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FDA announces draft labelling recommendations for plant-based milk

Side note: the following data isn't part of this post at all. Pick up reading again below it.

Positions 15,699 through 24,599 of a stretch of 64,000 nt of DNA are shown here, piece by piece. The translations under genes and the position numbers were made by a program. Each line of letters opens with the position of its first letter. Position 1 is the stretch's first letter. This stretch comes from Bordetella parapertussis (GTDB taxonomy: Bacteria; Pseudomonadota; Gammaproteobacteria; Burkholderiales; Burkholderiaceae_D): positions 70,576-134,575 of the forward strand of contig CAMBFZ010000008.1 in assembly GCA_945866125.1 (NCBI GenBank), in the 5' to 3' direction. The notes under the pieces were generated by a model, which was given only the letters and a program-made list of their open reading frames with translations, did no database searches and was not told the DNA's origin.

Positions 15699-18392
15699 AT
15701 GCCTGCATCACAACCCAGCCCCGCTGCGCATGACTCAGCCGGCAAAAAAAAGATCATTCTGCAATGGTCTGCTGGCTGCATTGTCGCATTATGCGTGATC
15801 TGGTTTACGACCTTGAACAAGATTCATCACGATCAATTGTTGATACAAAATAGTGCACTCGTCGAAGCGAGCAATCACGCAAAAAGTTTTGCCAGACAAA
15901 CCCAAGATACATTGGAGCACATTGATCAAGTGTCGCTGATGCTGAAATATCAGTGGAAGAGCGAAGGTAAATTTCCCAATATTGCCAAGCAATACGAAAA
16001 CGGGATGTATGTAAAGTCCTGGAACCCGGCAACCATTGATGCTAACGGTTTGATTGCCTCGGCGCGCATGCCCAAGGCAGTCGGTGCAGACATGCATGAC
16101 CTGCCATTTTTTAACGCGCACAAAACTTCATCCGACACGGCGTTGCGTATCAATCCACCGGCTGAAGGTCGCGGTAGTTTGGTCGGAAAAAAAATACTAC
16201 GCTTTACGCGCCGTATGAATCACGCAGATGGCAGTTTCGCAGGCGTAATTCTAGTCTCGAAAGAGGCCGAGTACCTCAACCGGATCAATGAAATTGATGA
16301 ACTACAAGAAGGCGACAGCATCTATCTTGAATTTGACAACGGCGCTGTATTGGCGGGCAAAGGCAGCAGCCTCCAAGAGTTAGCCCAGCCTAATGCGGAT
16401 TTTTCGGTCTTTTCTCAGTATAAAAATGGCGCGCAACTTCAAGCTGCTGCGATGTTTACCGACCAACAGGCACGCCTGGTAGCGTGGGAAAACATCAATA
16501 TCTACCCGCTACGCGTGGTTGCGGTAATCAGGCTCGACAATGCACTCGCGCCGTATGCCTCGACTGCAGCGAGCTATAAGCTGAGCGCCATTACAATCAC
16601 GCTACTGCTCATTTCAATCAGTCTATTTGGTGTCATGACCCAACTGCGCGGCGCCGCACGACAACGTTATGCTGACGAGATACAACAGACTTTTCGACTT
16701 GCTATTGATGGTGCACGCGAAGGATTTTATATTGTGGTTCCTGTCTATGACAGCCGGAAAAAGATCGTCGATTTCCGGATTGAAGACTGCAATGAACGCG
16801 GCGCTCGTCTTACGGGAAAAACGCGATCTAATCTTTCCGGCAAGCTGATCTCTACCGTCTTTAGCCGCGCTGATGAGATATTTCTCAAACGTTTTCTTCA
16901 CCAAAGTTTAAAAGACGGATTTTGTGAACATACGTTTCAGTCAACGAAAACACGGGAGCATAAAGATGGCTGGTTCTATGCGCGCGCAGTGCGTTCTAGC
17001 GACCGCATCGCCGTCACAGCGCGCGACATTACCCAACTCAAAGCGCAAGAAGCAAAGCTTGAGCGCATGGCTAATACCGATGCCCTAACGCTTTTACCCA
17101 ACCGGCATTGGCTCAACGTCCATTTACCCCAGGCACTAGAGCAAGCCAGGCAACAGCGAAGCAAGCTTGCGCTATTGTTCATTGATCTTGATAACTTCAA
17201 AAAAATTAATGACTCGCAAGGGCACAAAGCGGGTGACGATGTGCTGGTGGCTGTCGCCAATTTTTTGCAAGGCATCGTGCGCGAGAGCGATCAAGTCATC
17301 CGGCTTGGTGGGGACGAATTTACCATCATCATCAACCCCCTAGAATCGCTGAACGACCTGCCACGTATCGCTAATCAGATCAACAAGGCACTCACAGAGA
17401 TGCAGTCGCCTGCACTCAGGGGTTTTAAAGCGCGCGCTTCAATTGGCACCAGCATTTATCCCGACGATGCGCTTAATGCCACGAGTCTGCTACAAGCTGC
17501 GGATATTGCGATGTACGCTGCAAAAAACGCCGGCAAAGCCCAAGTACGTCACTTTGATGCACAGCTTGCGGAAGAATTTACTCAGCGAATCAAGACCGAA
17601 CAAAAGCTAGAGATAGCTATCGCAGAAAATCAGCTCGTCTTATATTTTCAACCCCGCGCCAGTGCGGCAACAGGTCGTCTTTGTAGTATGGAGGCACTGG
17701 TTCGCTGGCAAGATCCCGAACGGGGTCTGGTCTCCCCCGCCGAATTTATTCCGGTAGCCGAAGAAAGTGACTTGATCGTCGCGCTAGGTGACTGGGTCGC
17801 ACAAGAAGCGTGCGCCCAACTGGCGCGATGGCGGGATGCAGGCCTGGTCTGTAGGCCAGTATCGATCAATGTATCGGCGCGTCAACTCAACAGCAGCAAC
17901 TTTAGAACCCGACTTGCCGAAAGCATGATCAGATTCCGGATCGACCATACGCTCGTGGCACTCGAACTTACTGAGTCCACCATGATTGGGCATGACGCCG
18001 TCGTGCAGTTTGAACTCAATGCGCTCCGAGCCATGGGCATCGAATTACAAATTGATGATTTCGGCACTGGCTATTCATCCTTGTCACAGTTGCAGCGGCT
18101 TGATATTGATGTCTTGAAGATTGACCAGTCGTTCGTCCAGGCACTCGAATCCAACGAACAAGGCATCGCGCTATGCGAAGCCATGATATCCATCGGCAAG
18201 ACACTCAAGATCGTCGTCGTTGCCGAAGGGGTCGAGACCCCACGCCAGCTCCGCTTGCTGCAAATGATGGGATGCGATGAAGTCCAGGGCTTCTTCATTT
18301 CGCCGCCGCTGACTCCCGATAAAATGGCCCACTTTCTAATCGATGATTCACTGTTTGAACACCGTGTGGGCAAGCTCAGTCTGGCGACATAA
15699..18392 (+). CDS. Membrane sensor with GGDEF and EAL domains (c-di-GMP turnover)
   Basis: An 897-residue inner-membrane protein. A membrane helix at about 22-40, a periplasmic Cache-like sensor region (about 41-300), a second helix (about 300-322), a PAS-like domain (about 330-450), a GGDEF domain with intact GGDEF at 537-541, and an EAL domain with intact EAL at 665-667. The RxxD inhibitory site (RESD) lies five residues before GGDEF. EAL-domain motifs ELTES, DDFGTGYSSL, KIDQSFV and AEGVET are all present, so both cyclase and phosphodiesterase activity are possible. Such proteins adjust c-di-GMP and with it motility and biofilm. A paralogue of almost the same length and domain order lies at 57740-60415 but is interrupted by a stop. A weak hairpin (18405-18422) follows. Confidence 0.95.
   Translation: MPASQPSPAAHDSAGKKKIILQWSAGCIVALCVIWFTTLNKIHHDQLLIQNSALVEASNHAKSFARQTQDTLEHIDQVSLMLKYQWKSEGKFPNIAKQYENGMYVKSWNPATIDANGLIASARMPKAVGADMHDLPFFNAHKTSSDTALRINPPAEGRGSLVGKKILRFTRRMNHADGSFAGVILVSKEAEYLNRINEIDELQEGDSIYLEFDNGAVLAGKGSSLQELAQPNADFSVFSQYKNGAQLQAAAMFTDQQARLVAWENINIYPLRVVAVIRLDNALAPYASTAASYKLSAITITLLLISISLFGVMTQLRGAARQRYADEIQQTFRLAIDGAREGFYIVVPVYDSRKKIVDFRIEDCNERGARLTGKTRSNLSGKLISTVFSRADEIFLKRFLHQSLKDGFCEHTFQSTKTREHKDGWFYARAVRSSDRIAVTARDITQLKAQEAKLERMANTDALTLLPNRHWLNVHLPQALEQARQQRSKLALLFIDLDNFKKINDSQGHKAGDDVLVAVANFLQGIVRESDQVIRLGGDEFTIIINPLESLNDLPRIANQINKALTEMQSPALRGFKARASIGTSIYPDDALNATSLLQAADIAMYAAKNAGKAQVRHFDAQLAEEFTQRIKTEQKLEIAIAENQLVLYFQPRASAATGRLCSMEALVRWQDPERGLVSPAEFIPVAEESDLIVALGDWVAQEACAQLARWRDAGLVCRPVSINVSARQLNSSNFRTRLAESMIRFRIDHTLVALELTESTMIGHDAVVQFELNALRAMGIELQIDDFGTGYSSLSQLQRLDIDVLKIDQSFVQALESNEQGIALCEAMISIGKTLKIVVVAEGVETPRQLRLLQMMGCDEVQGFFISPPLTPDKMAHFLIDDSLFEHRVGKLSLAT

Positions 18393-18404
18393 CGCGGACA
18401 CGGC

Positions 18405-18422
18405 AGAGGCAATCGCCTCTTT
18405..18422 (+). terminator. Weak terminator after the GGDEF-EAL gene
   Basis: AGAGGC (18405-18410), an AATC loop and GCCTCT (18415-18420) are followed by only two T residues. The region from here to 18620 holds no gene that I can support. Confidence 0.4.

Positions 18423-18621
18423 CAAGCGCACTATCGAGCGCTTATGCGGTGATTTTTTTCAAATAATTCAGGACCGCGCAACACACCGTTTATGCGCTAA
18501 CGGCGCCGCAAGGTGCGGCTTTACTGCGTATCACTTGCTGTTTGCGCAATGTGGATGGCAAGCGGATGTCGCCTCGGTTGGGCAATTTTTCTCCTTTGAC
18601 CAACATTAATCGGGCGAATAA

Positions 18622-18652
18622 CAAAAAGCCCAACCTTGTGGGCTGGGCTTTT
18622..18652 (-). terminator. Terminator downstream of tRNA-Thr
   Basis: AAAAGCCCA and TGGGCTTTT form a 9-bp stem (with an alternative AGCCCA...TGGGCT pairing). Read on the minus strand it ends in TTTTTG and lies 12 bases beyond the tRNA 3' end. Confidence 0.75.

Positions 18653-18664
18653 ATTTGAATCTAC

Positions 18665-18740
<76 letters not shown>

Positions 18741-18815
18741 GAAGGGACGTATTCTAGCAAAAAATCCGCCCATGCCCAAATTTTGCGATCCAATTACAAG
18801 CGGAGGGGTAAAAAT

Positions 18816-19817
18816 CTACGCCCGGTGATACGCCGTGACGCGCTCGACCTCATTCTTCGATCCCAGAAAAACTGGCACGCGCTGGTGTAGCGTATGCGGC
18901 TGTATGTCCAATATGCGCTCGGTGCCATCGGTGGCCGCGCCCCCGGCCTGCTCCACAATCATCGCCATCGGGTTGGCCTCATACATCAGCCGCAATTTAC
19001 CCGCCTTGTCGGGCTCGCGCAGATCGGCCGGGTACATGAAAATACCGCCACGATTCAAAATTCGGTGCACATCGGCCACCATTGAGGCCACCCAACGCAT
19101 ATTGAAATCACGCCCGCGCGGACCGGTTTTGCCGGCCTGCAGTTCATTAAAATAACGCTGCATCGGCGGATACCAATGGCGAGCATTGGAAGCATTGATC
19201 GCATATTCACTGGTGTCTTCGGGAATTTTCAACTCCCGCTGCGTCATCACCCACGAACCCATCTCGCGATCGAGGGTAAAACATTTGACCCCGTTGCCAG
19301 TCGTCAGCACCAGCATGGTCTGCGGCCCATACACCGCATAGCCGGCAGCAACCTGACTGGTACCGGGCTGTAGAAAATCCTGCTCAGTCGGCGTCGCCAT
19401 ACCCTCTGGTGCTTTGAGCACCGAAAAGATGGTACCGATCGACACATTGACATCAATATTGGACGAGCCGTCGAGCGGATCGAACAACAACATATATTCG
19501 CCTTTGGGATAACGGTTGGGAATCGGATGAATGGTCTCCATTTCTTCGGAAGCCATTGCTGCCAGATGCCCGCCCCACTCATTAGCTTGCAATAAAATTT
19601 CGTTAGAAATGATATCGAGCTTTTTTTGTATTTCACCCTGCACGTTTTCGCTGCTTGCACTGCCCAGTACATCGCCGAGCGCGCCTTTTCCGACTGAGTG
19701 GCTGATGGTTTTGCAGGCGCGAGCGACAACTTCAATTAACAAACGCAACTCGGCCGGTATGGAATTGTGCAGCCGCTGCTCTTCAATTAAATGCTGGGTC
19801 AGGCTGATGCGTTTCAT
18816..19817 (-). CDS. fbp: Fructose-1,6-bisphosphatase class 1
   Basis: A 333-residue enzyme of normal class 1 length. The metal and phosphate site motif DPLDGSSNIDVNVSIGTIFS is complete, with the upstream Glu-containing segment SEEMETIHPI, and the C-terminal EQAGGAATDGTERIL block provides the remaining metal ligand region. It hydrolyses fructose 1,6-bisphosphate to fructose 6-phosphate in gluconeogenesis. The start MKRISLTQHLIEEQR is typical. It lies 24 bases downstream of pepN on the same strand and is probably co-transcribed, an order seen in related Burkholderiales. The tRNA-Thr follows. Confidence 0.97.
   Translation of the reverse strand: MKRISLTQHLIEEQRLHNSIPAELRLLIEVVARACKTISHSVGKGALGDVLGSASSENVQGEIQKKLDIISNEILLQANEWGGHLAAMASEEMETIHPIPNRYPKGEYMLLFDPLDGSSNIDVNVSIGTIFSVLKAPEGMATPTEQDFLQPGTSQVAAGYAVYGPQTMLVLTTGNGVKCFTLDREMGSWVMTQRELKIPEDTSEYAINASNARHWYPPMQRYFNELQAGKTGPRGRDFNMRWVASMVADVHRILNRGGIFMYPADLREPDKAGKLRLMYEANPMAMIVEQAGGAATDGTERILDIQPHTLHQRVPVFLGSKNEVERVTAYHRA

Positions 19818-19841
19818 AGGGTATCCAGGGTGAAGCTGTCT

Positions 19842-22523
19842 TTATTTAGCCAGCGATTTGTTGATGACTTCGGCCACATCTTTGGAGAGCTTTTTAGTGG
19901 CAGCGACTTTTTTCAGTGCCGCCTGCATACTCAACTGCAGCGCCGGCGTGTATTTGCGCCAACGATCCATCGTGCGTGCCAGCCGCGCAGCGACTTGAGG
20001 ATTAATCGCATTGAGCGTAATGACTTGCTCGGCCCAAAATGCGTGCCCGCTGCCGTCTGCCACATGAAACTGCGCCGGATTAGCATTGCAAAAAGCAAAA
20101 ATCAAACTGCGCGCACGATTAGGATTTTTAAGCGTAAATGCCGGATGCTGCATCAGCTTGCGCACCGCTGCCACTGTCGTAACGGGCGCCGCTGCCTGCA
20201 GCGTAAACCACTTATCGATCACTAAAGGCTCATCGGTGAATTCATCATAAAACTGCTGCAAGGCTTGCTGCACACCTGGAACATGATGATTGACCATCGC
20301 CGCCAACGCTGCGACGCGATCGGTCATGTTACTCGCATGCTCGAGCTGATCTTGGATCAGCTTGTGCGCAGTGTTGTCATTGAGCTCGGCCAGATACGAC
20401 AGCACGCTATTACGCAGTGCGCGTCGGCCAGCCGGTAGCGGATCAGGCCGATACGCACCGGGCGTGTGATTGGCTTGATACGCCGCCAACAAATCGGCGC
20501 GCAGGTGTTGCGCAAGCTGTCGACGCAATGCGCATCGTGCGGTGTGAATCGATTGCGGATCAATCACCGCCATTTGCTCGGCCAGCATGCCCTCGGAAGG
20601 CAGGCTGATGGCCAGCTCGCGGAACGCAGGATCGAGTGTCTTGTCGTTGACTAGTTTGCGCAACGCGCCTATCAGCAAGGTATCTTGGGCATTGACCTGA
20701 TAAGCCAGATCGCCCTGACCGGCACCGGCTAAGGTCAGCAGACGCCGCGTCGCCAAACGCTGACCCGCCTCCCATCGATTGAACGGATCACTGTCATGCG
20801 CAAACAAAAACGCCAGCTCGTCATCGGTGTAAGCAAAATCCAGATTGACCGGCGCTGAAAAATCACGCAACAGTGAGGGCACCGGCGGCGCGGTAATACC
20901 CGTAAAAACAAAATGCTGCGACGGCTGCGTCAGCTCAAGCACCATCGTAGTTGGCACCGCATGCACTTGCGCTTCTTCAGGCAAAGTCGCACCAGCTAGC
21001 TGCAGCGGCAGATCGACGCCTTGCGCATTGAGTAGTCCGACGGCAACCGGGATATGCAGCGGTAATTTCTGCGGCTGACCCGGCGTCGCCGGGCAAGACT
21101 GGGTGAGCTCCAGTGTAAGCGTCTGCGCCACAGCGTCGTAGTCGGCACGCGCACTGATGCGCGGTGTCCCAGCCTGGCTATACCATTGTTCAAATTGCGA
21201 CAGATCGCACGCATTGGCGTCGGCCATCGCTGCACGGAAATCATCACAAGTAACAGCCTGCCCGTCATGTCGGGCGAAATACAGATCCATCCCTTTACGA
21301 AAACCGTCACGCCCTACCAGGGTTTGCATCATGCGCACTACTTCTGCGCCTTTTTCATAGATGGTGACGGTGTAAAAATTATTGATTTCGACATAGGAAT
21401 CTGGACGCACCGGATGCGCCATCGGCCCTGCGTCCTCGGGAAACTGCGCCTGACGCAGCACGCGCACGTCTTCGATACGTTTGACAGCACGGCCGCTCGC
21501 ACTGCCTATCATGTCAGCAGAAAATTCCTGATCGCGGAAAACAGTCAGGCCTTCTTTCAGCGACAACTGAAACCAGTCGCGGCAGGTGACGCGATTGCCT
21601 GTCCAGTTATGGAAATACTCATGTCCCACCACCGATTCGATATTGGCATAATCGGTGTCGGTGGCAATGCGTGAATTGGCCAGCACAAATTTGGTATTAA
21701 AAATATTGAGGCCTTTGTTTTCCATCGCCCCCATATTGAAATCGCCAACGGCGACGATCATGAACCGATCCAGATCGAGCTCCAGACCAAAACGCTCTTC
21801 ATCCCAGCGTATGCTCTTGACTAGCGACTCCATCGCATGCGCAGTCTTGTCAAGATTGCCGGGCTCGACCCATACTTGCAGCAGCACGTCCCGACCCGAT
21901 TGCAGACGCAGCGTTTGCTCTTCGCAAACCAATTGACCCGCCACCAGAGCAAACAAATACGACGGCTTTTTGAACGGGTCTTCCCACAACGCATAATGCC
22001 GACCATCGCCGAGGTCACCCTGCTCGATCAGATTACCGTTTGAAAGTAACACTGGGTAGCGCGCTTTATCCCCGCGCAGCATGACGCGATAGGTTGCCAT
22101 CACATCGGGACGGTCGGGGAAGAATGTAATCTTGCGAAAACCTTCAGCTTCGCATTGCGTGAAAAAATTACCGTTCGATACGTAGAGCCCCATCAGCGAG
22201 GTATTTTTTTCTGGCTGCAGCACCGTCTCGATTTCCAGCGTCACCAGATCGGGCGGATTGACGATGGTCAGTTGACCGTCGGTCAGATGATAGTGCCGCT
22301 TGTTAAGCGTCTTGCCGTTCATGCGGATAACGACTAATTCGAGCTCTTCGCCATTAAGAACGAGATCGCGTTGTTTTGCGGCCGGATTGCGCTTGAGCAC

The US Food and Drug Administration (FDA) has announced draft recommendations for the labelling of plant-based foods that are marketed as milk alternatives. The guidance has been developed in light of the large number of plant-based milks that have entered the market over the last decade. The variety of alt-milk products has also expanded beyond soy, rice and almond to include oat, cashew, hemp seed, pea, pecan and many other options. FDA commissioner, Robert Califf, said: “The draft recommendations issued today should lead to providing consumers with clear labelling to give them the information they need to make informed nutrition and purchasing decisions on the products they buy for themselves and their families”. The draft guidance, ‘Labelling of Plant-based Milk Alternatives and Voluntary Nutrient Statements: Guidance for Industry,’ recommends that dairy-free products that include ‘milk’ in the name and have a different nutrient composition to their animal-derived counterpart should “include a voluntary nutrient statement that conveys how the product compares with milk based on the USDA’s Food and Nutrition Service fluid milk substitutes nutrient criteria”. An example might read: “Contains lower amounts of vitamin D and calcium than milk”. The guidance comes after the FDA conducted a study last year which found that almost all plant-based milks have lower amounts of four key micronutrients – phosphorus, magnesium, zinc and selenium – when compared with cow’s milk. Dairy foods are recommended under US dietary guidelines, which also include fortified soy beverages in this group, due to their nutrient composition being similar to that of milk. Susan Mayne, director of the FDA’s Center for Food Safety and Applied Nutrition, commented: “Getting enough of the nutrients in milk and fortified soy beverages is especially important to help children grow and develop, and parents and caregivers should know that many plant-based alternatives do not have the same nutrients as milk. Food labels are an important way to help support consumer behaviour, so we encourage the use of the voluntary nutritional statements to better help customers make informed decisions.” The draft guidance does not apply to other dairy alternatives, such as plant-based cheese or yogurt. The FDA says that it is in the process of developing a draft guidance to address the labelling of other products.

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